There are few places more compelling than a green woods on a sunny day. The sunlight dances through the leaves. It is filtered and rarified, and splashes on the ground most wondrously. Some splashes of light are big enough to stand in, others are so small a fly can barely warm itself in the healing rays. But in the woods at Noon all the myriad rays of the sun come together like a symphony, playing visual music on the forest floor.
Noon is a good time of day. Shadows are short, light is long – though the day is half passed it feels early and it seems as if anything can be accomplished before the light fades.
But then, noon is the bane of photographers. The light is too harsh. No good work can be done at noon – go home, work in the darkroom, watch HBO, call your agent – do anything but try to photograph at noon.
Serious photographers creep through the twilight hours when the light is weak – we call it “sweet” - it has character and complexity. Like rodents at silflay we roll in dewy grass – not really wet, but certainly not dry. Somewhere in between in all regards, we find magic in ambivalence and vagary…
Well, I like Noon. Demanding, uncompromising, brutal Noon. Contrast is outrageous – the distinction between dark and light is never clearer than at Noon. Come Noon, the world is a clean and well lit place.
And so, a couple of years ago - which would be 2007 - I devoted a lot of time and effort to shooting in the Allegan Forest is the hard light of midday. I wanted to explore the relationship between light and dark, I wanted see the forest as it stood at Noon.
Since my interest was only in the play of light and shadow, I decided to do this work with black and white film . I didn’t want color to, um… color my perspective. Having several hundred rolls of B&W film moldering in my freezer made that decision easy. And so, full of hope, I wandered in the no-man’s land that has swallowed many a photographer – the world at Noon.
I shot and scanned over 1,000 frames that summer, all in the name of this project. I spent hours down in the basement by the concrete laundry sink, developing rolls of 35mm film. I learned a bit about different films and developers – Efke, Plus-X, Delta 100, Rodinal, HC110, D76, D19, Microdol-X. It took months, well into the dark days of November, before all the rolls were scanned and could be evaluated…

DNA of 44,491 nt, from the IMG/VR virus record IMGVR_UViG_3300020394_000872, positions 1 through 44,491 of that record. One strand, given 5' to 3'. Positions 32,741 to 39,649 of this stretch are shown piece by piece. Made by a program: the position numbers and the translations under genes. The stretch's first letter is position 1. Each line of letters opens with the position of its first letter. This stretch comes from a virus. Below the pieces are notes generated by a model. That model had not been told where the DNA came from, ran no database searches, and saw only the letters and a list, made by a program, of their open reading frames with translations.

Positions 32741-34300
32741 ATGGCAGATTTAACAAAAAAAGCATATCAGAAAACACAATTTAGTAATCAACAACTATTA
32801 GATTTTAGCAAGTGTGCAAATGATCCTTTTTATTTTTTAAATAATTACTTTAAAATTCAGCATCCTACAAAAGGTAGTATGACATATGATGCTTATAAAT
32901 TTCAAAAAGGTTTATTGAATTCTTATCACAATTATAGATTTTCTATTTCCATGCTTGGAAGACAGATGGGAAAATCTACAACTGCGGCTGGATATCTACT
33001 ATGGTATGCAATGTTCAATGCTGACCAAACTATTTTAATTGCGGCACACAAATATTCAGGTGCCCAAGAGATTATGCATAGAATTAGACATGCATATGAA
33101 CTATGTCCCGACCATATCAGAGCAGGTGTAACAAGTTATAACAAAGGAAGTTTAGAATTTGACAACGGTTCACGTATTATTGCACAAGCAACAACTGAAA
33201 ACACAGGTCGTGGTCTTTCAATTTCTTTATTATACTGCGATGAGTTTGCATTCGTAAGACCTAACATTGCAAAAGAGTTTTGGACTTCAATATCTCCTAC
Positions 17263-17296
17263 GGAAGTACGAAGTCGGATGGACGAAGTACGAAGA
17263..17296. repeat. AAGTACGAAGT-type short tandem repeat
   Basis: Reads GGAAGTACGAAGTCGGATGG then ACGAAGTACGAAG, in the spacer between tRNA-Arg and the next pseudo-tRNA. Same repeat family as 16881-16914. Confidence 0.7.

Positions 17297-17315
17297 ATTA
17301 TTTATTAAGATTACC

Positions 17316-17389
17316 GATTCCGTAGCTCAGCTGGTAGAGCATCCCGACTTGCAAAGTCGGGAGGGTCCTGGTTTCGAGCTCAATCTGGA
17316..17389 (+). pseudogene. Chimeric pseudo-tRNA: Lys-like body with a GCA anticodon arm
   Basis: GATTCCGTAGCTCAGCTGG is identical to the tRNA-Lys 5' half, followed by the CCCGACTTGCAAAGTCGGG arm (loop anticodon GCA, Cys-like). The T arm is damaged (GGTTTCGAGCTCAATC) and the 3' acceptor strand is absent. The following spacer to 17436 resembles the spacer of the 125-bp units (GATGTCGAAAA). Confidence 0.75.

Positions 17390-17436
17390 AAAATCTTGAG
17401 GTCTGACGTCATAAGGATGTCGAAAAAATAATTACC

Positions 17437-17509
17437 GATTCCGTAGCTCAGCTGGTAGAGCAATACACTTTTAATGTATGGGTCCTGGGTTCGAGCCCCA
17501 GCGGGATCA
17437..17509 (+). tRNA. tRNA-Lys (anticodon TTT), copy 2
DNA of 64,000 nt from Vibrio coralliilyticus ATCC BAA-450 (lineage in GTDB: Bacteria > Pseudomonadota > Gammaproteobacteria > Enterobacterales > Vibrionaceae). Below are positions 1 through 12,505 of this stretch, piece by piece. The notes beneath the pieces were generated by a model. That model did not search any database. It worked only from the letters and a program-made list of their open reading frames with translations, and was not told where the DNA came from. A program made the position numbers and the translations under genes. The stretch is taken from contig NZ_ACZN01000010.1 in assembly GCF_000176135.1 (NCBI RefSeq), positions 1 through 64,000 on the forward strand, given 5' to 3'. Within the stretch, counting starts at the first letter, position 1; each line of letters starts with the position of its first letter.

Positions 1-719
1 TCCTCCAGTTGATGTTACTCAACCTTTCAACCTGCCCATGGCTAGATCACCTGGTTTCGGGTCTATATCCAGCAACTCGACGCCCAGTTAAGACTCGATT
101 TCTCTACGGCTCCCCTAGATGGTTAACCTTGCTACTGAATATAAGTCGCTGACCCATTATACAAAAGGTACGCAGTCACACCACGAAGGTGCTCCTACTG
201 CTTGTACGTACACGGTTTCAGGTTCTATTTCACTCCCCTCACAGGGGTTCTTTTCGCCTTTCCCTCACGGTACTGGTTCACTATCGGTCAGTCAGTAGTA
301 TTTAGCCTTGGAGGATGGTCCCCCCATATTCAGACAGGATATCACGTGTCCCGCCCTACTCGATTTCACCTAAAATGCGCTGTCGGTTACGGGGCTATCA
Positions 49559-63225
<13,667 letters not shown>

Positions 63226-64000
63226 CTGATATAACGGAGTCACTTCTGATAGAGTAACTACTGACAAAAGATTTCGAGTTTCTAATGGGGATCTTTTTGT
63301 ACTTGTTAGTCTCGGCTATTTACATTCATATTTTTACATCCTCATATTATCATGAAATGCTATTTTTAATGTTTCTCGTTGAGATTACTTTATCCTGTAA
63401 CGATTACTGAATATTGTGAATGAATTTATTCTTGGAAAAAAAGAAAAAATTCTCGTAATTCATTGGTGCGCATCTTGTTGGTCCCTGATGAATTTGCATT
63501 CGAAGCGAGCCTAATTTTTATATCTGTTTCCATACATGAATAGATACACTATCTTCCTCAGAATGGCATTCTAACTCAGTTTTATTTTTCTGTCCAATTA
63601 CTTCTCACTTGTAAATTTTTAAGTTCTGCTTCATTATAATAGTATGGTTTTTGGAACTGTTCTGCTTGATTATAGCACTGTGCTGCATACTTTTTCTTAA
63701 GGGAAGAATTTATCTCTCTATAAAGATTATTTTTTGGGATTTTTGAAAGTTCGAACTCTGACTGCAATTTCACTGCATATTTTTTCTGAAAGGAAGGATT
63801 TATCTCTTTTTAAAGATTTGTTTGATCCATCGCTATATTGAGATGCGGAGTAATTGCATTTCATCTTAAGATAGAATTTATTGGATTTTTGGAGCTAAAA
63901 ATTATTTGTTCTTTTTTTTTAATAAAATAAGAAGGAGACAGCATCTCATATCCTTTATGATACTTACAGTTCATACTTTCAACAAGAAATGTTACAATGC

By then, I had lost interest. It really was an idiotic idea and I should have spent my time doing something useful - like shooting dragonflies or bees. Disinterested, I was drawn to distractions and the work from that summer was left behind.
Here in the digital lab I have almost 2.5 terabytes of images sitting in an array of hard drives - photos from the last 5 years or so. I guess that eighty percent of them have never really been looked at. The “Light and Shadow” project, as I call it, is probably the biggest chunk of unfinished work in the tub, and so I think I’ll start to look it over.
Wow – what a long winded intro to this humble photo –
Just a gate, a trail, and a bit of sun splashing on foliage. Sun on leaves to the left curls around, sun to the right glimmers on the path that circumvents a feeble barrier. Three trees plop dead center in the frame with sun lit foliage beaming in the background.
Yah – I couldn’t take a decent photo to save my life.
This was shot on Efke R100, #25 red filter, developed in Rodinal 1:50. The base of that film clears to be as clean as a window pane, and with the Rodinal it produces a tonality that, close up, looks like charcoal sketched on paper.
I never really know when I’ve learned something. I plan to work with these photos to see what lessons might be there. At the end of the day, I don’t think I accomplished anything tangible with this project. None of the photos will be marketable, none will be in calendars or books, none will even spark interest here.
But when I shot those photos I was where I was meant to be. I felt it at the time. I relish it in memory. Who could ask for more from a handful of days?